Drake song Hotline Bling spoofed by RCMP as reminder of emergency vehicle law
Music video meant to remind motorists to slow down and move over to farthest lane from emergency vehicles
Nova Scotia Mounties have released a video that parodies Drake's drunk-uncle-at-a-wedding dance moves in a bid to remind motorists of the province's "Move Over" law.
In Cop Light Bling, a handful of RCMP officers cheerfully mimic the Toronto rapper's Hotline Bling video while a uniformed frontman lip-syncs.
Cpl. Jennifer Clarke said the spoof song and video were made to remind people of the six-year-old law, which requires drivers to slow down and move into the farthest lane from any emergency vehicle that is stopped with its lights flashing.
"It's something that's been brought to our attention by our members on the road, that it seems to be the awareness is not there in the public," said Clarke.
"Humour always gets people's attention and we really wanted unorthodox, unique, a memorable way of getting the message out there."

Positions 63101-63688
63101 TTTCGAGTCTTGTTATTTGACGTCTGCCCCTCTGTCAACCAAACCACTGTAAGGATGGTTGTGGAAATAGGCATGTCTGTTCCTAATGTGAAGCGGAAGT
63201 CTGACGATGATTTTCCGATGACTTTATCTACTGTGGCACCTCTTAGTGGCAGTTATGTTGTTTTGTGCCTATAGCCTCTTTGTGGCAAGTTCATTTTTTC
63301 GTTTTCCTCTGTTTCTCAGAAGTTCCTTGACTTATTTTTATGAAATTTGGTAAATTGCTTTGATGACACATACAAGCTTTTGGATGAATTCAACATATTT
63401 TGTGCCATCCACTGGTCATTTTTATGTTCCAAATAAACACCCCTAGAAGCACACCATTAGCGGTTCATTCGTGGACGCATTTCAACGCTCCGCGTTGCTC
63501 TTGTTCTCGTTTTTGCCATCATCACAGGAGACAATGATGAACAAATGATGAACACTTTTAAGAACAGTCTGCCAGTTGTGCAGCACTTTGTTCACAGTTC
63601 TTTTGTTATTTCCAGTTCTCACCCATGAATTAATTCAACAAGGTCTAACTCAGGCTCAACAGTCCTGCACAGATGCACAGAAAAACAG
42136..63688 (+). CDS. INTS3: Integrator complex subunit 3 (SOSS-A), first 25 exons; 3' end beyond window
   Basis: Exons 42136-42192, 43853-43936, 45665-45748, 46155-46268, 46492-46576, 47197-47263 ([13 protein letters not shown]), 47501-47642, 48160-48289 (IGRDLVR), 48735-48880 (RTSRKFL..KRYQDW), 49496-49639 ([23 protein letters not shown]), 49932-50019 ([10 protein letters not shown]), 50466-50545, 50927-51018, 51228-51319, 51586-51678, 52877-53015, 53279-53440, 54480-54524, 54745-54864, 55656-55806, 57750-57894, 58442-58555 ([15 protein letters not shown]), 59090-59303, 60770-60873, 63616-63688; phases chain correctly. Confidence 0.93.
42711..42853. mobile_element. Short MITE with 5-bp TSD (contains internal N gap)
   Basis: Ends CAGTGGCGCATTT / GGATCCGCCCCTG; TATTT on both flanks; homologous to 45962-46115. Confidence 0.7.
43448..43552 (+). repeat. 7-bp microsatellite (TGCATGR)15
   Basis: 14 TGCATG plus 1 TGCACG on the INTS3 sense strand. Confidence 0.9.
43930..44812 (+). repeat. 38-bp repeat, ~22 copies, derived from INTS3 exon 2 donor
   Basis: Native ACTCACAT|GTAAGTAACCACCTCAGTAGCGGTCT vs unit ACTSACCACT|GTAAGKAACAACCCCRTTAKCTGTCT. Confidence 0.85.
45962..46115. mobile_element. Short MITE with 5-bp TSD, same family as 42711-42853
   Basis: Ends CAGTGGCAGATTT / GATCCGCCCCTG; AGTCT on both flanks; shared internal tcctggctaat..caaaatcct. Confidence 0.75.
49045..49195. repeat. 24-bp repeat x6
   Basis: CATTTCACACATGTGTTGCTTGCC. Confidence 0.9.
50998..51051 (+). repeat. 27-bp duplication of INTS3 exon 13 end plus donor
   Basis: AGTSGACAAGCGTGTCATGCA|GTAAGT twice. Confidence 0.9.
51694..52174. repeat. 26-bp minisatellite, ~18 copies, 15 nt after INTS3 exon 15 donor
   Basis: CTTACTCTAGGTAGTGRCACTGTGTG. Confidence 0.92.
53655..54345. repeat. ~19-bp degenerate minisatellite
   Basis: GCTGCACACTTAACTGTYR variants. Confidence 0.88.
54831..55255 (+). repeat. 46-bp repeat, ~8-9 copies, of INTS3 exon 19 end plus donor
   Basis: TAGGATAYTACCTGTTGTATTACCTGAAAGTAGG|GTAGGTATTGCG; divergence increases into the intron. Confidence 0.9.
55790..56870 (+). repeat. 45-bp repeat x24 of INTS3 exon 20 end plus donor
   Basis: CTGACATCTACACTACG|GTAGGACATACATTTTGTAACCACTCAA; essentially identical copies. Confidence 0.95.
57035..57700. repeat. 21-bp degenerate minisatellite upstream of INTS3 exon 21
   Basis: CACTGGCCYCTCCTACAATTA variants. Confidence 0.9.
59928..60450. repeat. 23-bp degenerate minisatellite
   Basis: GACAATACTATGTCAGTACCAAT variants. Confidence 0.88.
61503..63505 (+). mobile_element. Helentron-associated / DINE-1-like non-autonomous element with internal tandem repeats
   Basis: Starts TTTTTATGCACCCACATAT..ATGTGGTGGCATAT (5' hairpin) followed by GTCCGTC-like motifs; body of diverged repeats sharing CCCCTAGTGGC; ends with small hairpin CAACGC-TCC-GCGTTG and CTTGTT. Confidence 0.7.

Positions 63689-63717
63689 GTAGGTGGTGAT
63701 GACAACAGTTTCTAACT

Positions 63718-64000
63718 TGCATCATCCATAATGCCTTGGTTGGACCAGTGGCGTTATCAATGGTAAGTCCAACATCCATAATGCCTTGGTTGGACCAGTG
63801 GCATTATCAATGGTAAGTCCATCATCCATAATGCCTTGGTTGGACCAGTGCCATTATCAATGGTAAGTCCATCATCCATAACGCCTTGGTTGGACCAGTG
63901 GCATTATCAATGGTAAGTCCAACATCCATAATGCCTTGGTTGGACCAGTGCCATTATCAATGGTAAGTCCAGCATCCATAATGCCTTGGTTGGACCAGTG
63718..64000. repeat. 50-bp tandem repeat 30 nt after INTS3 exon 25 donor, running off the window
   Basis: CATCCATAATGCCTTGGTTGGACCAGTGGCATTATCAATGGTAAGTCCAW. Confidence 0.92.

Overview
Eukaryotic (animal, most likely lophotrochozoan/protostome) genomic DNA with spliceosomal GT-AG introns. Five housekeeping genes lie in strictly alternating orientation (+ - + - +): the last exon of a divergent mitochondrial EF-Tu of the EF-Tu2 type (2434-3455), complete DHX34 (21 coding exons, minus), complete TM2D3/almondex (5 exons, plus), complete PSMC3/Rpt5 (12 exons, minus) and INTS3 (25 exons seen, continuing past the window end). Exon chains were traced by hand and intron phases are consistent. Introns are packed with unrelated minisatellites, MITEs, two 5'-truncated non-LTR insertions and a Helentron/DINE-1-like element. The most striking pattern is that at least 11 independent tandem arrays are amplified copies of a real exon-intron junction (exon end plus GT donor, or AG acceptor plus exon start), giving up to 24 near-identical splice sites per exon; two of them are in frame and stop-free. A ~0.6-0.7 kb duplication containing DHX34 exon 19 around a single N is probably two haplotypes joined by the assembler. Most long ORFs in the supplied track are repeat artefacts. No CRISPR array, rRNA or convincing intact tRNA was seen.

Where Drake croons "You used to call me on my cellphone, late night when you need my love," in the chart-topping single, the RCMP "singer" complains, "You sped past my cruiser, you nearly hit my leg!"
Clarke said the goal was to use humour to make a serious point, and reaction to the video after it was released Wednesday on Facebook and Twitter has been positive.
"Busted a gut laughing," replied a Twitter user after the RCMP tweeted the video Wednesday. "Excellent work on that, 10/10, would watch it again."
"I did not know I had to go to other lane. I am guilty of doing this before. Know better now," wrote user Dianne Burbine on the force's Facebook post, which has been shared hundreds of times. "Good way to communicate laws."
Clarke — who appears in Cop Light Bling — says she and her co-stars "had a blast" making the video.
"We were trying to be goofy, absolutely. We're not professional singers or dancers by any means and we weren't trying to portray that."